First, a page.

LEWISTON – A hand-blown glass vessel. A steel fish sculpture. A framed lithograph by Maine’s beloved icon of American Art, Dahlov Ipcar.

These are but three of the unique pieces of art displayed in the “Studio Connections: Artists Supporting MPBN” exhibit now open at L/A Arts’ Gallery 5.

A jury of arts professionals selected 120 pieces from the many works of art and fine crafts generously donated to benefit MPBN through the Great TV Auction for the seventh annual art exhibition. The exhibit covers almost every medium from oil, pastel and watercolor to metal sculpture, photography, woodwork and blown glass.

Among the featured works of art is a contemporary hand-blown glass vessel that is one of a series of 10 produced each year for PBS, collectively known as “The PBS Blues.” The work, created by James Michael Studio in Dayton, Ohio, is a combination of ancient and modern techniques. The piece has been signed, numbered and exclusively identified as a piece of the “2008 PBS Blues” series by artist Noah Wilsey, under the direction of master glass blower James Kahle.

This year, the unifying theme of all 10 vessels is the use of “crazy” and “star” cane. These particular crazy canes are made up of 27 shades of blue glass, folded, twisted and pulled into canes somewhat like taffy, looking like a peppermint stick. Each piece of cane is as individual as each vessel. The cane is then sliced, placed on its side, picked up and incorporated into each vessel.

Another featured piece is a black painted steel fish sculpted by Stephen Salvatore Fasciana. It is fashioned from shapes reminiscent of a Calder mobile. The fish measures 5 feet long and 28 inches high. It floats on a pivot that allows it to turn a full 360 degrees in a breeze. The fish is mounted on a granite column with a black steel base. Fasciana is affiliated with Studio 220 in Standish.

“After School in the Lot,” by Kathleen Mack, is an engaging and colorful work of encaustic on board. Color and composition go hand in hand as a group of youngsters enjoy the bright day, leaning on their cars and engaging in conversation. Tones are varied, from the red and blue and creamy yellow of the cars to the orange and peach and pink of the brick buildings. The fragment of city sky is a mottled blue, while the pavement is a mix of sand and green shadow.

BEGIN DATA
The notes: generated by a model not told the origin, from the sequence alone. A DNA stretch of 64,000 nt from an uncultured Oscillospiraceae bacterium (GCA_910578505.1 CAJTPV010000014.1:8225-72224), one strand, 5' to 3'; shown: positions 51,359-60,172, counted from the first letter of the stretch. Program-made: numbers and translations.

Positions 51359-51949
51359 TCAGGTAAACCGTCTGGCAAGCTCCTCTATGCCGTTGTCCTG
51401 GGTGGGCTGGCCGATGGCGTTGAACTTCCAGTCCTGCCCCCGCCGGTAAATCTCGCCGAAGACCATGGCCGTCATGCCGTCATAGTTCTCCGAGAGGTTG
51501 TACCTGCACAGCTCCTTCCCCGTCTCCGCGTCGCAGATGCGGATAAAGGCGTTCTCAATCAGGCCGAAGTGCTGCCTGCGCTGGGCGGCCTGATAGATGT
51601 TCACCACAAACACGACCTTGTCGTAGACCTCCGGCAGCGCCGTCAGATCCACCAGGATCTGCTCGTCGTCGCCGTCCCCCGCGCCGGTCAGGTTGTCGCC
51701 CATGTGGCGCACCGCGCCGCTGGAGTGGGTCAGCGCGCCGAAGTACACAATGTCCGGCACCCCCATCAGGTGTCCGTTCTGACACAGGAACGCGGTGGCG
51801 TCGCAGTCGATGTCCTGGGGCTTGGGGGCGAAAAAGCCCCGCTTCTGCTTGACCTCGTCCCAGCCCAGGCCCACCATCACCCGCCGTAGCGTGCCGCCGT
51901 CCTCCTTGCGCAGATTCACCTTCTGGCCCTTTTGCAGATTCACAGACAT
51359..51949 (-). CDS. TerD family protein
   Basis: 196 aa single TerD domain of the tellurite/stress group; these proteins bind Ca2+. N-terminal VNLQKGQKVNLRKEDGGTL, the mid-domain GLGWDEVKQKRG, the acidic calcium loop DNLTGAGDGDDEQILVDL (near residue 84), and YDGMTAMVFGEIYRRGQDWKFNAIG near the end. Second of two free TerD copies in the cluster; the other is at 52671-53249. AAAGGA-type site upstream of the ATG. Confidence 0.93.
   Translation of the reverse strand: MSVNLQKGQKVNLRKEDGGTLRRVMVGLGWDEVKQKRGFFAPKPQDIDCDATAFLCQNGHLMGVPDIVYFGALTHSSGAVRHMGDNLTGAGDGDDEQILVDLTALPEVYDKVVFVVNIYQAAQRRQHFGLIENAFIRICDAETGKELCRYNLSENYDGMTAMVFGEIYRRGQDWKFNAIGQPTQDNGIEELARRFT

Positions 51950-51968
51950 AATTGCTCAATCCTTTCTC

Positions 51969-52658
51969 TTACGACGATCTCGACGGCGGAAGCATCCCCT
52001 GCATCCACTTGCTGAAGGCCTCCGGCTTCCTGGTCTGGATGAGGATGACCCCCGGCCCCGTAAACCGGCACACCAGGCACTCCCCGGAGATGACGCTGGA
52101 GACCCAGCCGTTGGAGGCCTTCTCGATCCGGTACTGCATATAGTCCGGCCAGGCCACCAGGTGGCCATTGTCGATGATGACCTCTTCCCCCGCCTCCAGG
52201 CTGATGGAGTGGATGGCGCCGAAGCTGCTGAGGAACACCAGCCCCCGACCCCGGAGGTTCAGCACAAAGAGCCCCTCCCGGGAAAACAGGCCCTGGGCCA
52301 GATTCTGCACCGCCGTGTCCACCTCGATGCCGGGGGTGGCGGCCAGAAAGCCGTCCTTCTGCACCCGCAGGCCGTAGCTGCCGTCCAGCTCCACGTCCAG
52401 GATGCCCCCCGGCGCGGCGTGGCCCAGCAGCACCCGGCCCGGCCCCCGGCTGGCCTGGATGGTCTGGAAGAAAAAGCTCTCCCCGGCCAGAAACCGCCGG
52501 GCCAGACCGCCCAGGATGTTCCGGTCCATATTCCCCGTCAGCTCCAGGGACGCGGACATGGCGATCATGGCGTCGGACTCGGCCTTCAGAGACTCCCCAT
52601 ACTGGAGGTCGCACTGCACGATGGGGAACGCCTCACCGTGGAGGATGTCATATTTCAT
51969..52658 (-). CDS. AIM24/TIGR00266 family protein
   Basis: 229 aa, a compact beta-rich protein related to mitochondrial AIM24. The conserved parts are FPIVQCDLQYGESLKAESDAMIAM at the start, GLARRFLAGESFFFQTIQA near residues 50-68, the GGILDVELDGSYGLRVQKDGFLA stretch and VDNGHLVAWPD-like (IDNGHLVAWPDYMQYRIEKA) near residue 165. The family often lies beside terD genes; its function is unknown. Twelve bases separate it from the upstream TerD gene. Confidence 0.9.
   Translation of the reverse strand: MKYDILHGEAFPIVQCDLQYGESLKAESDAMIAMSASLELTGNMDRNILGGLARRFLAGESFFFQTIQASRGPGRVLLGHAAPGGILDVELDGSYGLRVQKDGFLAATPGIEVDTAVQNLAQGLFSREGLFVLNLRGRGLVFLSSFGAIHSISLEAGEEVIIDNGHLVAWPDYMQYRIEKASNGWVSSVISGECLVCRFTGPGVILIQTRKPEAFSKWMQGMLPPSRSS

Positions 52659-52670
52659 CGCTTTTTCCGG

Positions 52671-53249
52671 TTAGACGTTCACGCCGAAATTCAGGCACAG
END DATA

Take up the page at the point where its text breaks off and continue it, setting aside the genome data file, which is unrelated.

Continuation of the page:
Mack, a resident of Round Pond, has exhibited her work throughout Maine in major galleries and in the Center for Maine Contemporary Art, the Round Top Center for the Arts and the Atrium Gallery at USM-Lewiston/Auburn College.

“Grendel’s Nest” is a framed lithograph by Dahlov Ipcar, whose works grace the collections of the Metropolitan, Whitney and Brooklyn museums of art, leading Maine museums, and private and corporate collections countrywide. Grendel, Ipcar’s cat, rules all in her sight in this fine black-and-white lithograph. As appropriate to her royalty, her fluffy body and tail are comforted by a rug and cushion as she looks out at the viewer with an all-knowing stare.

All items are available for purchase at Gallery 5 through June 28. Gallery hours are 5 to 8 p.m. Friday and Saturday or by appointment by calling Tammie Grieshaber at 576- 4805. Gallery 5 is in the historic Lyceum Hall at 49 Lisbon St.

New this year is a live auction at Maine Maritime Museum Saturday, July 12. In preparation for the auction, the exhibit will move to Long Reach Hall at Maine Maritime Museum, 243 Washington St., Bath.

Anyone wanting more information may e-mail Margie Oxman, auction director, at [email protected] or call 800-884-1717, extension 5167. The art can be viewed online at www.mpbn.net/auction.

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